Florida law permits the use of a “separate writing” to dispose of certain items of personal property part of your last will and testament. Here are some common questions and answers that may assist your family from arguing over certain items upon your death, all in a simple and efficient manner.

Why use a Separate Writing in my Estate Plan?

A separate writing is best used to make sure certain tangible items go to certain people who may otherwise argue over who receives what. This allows you to make small changes to your estate without going to your attorney for items of personal property.

How do I use a Separate Writing?

If your will or trust authorizes a separate writing, you can create a list of certain property to be distributed to named beneficiaries. The writing must be signed and dated but it is not witnessed or notarized. You should describe the item with specific clarity.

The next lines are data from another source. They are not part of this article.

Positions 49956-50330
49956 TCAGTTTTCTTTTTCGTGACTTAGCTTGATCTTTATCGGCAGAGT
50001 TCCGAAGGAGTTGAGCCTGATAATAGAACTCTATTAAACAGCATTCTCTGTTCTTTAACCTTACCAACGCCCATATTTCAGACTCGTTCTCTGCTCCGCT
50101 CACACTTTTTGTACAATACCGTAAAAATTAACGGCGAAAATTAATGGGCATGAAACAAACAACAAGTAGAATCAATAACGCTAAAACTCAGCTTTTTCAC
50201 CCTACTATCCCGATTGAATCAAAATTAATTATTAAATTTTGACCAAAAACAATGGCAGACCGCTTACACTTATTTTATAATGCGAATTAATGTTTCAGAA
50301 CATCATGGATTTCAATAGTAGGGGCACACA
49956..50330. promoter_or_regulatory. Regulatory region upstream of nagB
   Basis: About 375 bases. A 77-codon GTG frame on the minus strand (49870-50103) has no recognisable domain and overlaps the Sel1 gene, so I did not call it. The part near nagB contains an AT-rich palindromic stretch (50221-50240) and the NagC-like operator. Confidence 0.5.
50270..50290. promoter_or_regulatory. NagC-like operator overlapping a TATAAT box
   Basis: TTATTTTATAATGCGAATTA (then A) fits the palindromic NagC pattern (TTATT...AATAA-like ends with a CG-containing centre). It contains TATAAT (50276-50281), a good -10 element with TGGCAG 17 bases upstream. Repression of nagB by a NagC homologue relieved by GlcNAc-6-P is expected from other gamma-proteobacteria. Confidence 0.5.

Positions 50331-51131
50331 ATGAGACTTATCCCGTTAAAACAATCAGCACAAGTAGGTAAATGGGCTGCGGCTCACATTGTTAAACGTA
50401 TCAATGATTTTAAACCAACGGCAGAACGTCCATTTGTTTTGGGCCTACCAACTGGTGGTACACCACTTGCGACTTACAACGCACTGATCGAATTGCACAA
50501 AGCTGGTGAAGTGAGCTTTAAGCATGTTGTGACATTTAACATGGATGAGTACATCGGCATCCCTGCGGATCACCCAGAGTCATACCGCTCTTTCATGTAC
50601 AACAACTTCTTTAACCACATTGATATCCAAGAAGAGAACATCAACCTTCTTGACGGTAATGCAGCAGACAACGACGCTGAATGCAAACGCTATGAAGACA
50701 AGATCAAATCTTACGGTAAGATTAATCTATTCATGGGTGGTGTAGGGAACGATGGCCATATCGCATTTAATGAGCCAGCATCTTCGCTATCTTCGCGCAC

What is covered with a separate writing?

Your separate writing covers antiques, furniture, jewelry and more, but specifically excludes gifts of cash, stocks, and bonds. If you think your heirs may argue over the property, or if you promised a specific item to that person, you would write it down on a separate sheet, which is then legally binding.

Where should I keep the separate writing?

Keep it attached to your will or in your estate binder so that your heirs could easily find it upon your death. 

Learn more about Florida Estate Planning

Good estate planning means more than just will, trusts and incapacity planning, but also trying to avoid arguments or hurt feelings with your loved ones. If you want to learn more about estate planning, join us for one of our free monthly seminars


D. Rep DeLoach III
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Estate Planning and Board Certified Elder Law Attorney